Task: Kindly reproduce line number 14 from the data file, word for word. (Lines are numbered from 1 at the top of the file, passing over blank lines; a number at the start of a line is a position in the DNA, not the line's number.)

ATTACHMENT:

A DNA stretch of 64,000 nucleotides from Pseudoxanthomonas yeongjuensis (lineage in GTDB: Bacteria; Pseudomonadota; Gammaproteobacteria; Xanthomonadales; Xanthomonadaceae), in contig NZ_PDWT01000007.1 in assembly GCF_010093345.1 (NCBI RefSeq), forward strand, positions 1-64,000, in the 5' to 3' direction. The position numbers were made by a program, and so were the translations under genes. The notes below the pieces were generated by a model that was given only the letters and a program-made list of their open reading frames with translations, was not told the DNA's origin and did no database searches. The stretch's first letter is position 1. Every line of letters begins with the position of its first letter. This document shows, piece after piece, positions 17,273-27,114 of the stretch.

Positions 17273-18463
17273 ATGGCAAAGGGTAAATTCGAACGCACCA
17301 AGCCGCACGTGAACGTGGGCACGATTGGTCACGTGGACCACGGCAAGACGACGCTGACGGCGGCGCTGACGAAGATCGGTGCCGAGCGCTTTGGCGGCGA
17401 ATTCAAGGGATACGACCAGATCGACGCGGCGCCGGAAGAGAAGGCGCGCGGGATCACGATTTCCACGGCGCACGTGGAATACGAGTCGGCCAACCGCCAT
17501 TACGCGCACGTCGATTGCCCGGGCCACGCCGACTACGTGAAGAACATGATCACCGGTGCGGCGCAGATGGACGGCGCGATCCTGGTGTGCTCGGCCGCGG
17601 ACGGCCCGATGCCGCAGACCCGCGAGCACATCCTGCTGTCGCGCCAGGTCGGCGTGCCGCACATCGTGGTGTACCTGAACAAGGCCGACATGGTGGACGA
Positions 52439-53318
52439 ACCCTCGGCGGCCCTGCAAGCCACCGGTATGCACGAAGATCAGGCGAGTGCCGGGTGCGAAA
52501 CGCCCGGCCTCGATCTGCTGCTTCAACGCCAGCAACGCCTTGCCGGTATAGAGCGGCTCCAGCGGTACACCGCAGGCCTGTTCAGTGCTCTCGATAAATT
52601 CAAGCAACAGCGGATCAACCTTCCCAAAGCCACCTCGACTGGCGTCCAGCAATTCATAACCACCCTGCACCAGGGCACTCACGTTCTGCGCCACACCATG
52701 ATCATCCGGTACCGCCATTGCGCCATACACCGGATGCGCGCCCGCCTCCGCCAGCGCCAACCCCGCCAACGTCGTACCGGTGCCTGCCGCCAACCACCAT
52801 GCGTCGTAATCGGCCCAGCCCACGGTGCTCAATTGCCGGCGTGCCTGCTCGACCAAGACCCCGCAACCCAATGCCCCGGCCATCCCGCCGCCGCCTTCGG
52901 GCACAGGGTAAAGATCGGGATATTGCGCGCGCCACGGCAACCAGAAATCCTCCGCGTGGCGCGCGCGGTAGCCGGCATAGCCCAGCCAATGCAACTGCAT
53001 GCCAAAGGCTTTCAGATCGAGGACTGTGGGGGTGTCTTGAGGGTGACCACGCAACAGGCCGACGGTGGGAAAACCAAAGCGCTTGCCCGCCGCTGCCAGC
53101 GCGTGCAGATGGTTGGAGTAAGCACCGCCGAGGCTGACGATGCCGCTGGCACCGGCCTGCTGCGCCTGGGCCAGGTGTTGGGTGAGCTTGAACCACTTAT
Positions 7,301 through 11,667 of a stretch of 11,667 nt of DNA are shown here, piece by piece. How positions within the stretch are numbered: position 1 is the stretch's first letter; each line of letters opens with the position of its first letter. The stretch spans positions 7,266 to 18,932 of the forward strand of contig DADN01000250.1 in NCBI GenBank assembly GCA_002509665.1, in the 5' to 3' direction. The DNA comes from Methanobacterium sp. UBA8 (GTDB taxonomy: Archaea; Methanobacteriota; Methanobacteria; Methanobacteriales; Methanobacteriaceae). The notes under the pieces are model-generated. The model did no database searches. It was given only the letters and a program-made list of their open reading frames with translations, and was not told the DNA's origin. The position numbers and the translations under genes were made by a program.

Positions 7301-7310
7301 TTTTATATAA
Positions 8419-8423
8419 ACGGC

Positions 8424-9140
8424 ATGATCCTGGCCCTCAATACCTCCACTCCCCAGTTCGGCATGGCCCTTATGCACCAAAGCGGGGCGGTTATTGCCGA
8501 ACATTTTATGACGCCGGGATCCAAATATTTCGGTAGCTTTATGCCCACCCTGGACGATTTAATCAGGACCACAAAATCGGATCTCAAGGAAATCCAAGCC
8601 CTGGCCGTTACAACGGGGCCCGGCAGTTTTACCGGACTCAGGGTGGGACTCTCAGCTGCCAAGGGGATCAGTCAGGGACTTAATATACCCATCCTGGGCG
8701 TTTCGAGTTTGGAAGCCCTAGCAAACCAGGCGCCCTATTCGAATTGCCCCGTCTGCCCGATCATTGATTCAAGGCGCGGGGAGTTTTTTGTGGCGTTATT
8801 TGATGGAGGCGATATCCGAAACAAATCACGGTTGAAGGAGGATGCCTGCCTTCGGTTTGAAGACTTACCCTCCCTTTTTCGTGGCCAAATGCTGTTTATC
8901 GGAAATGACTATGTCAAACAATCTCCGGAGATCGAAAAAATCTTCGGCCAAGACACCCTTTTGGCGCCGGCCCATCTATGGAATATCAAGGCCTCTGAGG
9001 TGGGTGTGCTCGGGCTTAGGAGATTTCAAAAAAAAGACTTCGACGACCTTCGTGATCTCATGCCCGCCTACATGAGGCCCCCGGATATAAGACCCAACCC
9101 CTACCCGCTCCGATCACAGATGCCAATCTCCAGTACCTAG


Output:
52901 GCACAGGGTAAAGATCGGGATATTGCGCGCGCCACGGCAACCAGAAATCCTCCGCGTGGCGCGCGCGGTAGCCGGCATAGCCCAGCCAATGCAACTGCAT